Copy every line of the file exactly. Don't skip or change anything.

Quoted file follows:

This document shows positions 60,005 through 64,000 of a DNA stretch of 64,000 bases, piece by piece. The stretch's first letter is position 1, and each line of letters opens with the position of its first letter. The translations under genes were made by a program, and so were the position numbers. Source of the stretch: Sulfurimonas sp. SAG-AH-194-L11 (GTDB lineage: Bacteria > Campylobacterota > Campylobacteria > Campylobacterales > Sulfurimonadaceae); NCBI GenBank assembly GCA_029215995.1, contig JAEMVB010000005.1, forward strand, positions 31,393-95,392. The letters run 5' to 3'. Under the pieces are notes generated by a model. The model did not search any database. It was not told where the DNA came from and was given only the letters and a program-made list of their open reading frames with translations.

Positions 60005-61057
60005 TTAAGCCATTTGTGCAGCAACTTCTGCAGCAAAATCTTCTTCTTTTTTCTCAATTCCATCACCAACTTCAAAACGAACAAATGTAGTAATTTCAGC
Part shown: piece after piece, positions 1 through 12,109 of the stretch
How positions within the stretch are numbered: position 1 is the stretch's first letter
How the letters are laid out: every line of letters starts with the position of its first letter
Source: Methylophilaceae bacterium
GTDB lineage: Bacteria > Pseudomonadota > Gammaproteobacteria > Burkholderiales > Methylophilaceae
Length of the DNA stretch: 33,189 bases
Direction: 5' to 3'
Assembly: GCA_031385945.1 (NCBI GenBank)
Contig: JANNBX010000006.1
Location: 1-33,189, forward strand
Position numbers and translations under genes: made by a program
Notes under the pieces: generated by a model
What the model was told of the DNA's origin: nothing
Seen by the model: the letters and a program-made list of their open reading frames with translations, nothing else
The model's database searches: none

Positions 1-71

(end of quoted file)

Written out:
This document shows positions 60,005 through 64,000 of a DNA stretch of 64,000 bases, piece by piece. The stretch's first letter is position 1, and each line of letters opens with the position of its first letter. The translations under genes were made by a program, and so were the position numbers. Source of the stretch: Sulfurimonas sp. SAG-AH-194-L11 (GTDB lineage: Bacteria > Campylobacterota > Campylobacteria > Campylobacterales > Sulfurimonadaceae); NCBI GenBank assembly GCA_029215995.1, contig JAEMVB010000005.1, forward strand, positions 31,393-95,392. The letters run 5' to 3'. Under the pieces are notes generated by a model. The model did not search any database. It was not told where the DNA came from and was given only the letters and a program-made list of their open reading frames with translations.

Positions 60005-61057
60005 TTAAGCCATTTGTGCAGCAACTTCTGCAGCAAAATCTTCTTCTTTTTTCTCAATTCCATCACCAACTTCAAAACGAACAAATGTAGTAATTTCAGC
Part shown: piece after piece, positions 1 through 12,109 of the stretch
How positions within the stretch are numbered: position 1 is the stretch's first letter
How the letters are laid out: every line of letters starts with the position of its first letter
Source: Methylophilaceae bacterium
GTDB lineage: Bacteria > Pseudomonadota > Gammaproteobacteria > Burkholderiales > Methylophilaceae
Length of the DNA stretch: 33,189 bases
Direction: 5' to 3'
Assembly: GCA_031385945.1 (NCBI GenBank)
Contig: JANNBX010000006.1
Location: 1-33,189, forward strand
Position numbers and translations under genes: made by a program
Notes under the pieces: generated by a model
What the model was told of the DNA's origin: nothing
Seen by the model: the letters and a program-made list of their open reading frames with translations, nothing else
The model's database searches: none

Positions 1-71